World economic crisis

Vertigo in the world economy

August 08, 2011

With the combination of the European and US crises and the grotesque background of negotiation "in extremis" [in extreme circumstances], the world economy is going through an unprecedented situation, from the historical point of view. A never-ending vertigo is clinging to the United States and Europe. The world is waiting for the opinion and action of the rating agencies that are the ones that appear to give the final verdict. After the agreement reached by Obama and the Republicans, the agencies kept the triple A rating for the US debt, but Moody’s and Standard and Poor (S&P) changed it from "stable" to "negative." They had already lowered Greece’s grade, without reaching the level of default. After the summit in the Euro Zone, a tense calm was maintained, while the crisis erupted at the Capitol. With the sealing of the agreement between Democrats and Republicans, steep declines in the stock markets on both sides of the Atlantic have begun. Gold, German bonds and the Swiss mark are acting as an alternative shelter of value in view of the fall of the dollar and the euro. Switzerland announced that it is going to increase liquidity and reduced the fluctuation margin of the LIBOR rate (its main instrument of monetary policy) by 0.5%. At the same time, Treasury bonds continue attracting increased masses of capital, owing to the limited existing sources of international security.

QE3? and the European Stabilization Fund

In the US, the Dow Jones industrial average fell for 8 consecutive days, something that appears to have happened only 7 times in history, including the year when the US entered the Second World War. In Europe, because of this week’s stock sales, more than 400 billion euros of market capitalization of leading indexes of Germany, the United Kingdom, France, Italy, Spain and the Netherlands, or what is the same thing, almost the equivalent of the volume that the European Stabilization Fund has to carry out bailouts, vanished. Churchill’s much-cited maxim that says, "the Americans will always do the right thing ... after they have exhausted all the alternatives," well describes the modus operandi of both the US and Europe. In fact, strong pressure exists on Europe to put the bailout plan for Greece into practice, on the European Central Bank (ECB) to stimulate purchases in the secondary markets for greater volume than it is doing or for them to increase the amount of the European Stability Fund, to assure a possible bailout of Italy and/or Spain (the fourth- and third-largest economies of the region, respectively). In an action that has turned out to be unusual, the risk rating agency S&P demanded that the ECB intervene. This is a "dialogue" that is occurring directly "on the field." The agencies are pushing for the decline, and meanwhile they are notifying governments or financial organizations what it is they have to do so that they will stop pushing. For their part, governments and summit meetings are venturing plans by estimating the reaction of the markets and rating agencies. Faced with the very bad prospect of the US economy and stocks, Dow Jones, NASDAQ, and S&P closed yesterday, August 3, on positive ground. It is speculated that this responds to the fact that a new round of financial measures, a QE3, is being prepared.

Limits of state intervention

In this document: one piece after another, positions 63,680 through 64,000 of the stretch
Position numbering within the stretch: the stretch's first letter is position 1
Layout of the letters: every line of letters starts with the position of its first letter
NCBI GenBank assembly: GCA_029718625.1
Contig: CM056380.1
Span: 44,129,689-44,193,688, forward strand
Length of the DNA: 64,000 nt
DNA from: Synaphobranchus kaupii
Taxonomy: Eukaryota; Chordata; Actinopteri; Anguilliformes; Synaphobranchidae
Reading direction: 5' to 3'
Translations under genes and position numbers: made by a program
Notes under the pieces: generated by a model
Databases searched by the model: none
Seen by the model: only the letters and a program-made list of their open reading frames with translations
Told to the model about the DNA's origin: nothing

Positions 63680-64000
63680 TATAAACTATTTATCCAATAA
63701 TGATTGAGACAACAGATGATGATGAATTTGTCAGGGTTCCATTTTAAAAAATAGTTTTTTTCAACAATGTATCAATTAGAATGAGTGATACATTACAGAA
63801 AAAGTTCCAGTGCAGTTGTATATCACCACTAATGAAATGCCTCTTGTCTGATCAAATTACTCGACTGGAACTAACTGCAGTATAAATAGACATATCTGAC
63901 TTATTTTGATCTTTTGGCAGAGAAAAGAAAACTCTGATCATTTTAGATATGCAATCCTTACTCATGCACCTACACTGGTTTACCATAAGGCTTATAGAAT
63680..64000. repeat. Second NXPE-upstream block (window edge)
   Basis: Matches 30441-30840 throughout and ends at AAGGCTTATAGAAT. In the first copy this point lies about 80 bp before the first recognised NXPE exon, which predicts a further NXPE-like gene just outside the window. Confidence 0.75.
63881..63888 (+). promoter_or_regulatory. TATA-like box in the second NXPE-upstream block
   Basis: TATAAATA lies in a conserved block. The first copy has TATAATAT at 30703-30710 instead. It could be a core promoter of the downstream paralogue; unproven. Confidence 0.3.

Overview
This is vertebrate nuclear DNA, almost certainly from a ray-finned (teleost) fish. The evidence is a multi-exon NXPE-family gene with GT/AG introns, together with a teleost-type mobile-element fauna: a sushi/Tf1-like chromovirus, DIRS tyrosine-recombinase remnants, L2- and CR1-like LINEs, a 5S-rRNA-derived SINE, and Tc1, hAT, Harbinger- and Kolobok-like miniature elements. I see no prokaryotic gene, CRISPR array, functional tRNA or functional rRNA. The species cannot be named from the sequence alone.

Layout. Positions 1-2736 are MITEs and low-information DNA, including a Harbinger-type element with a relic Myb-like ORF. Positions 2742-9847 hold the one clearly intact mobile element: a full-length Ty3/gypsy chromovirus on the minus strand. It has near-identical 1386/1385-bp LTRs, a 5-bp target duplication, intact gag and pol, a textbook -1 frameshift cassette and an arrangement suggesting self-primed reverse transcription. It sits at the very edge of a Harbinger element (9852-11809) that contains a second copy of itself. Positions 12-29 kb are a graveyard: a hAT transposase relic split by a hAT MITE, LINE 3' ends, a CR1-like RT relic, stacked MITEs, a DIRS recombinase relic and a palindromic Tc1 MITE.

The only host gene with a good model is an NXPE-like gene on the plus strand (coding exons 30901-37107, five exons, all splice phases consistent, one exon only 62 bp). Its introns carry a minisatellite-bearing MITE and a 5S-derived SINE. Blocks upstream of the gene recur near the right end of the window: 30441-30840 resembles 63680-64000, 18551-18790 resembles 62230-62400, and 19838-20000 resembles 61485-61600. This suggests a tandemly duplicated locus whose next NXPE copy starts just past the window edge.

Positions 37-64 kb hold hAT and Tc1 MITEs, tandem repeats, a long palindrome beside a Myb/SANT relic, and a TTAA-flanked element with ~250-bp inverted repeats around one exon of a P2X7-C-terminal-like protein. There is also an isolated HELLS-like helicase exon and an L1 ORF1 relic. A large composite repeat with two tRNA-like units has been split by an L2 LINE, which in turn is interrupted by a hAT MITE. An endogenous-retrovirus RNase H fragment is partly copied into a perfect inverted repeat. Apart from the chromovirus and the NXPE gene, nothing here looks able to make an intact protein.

It can be interpreted that this kind of action at the extreme, at the edge of the abyss, this parody of negotiation in extreme circumstances of governments, congresses and summits, in front of the menacing look of the rating agencies, corresponds both to the weight of globalized finance capital, represented in the agencies, and to the limited ability to act that states now have. What is happening, the way in which events are unfolding, is a proof of that limited ability to act. It is not necessary to wait very long; it can already be seen that they are unable to act as they did after the crisis at Lehman Brothers. The structural basis of the situation of weakness is the fact that clearly recessive elements (the situation of the United States and the Euro Zone) are being combined, at the same time that increasingly worse austerity measures and cutbacks are being implemented. Obviously, this situation does not have a "happy ending." As a last resort, it would be something just like letting the crisis take its course... It is a situation that in a way resembles 1937 in the US, when Roosevelt removed the stimuli. A big difference is that in 1937 the economy was not in decline. The drop began when the plans were removed. The current situation is, in a sense, worse, because the decline has already begun, and, at the same time, stimuli are constantly being withdrawn, and austerity measures and cuts are being increased. This is largely the most that governments have, to intervene to avoid a new Lehman Brothers crisis, no matter how much they want to. It is obvious that the bourgeoisie has learned its lessons both from the 1930’s and from the Lehman Brothers crisis, so it is not very difficult to imagine that they want to avoid a new Lehman Brothers crisis. The problem is that, in order to avoid another scenario like that at the end of 2008, it is likely they will need to use a lot of resources that are precisely the ones they are trying to cut. There is a kind of contradiction in terms between withdrawing the plans, reducing expenditures, etc., and an intervention sufficiently forceful to avoid a new Lehman Brothers crisis. Although it is not possible to rule out the implementation of more forceful plans as a last resort, it would appear that these elements are the ones behind this explosive situation, that does not stop developing nor finish exploding.

Thursday, August 4, 2011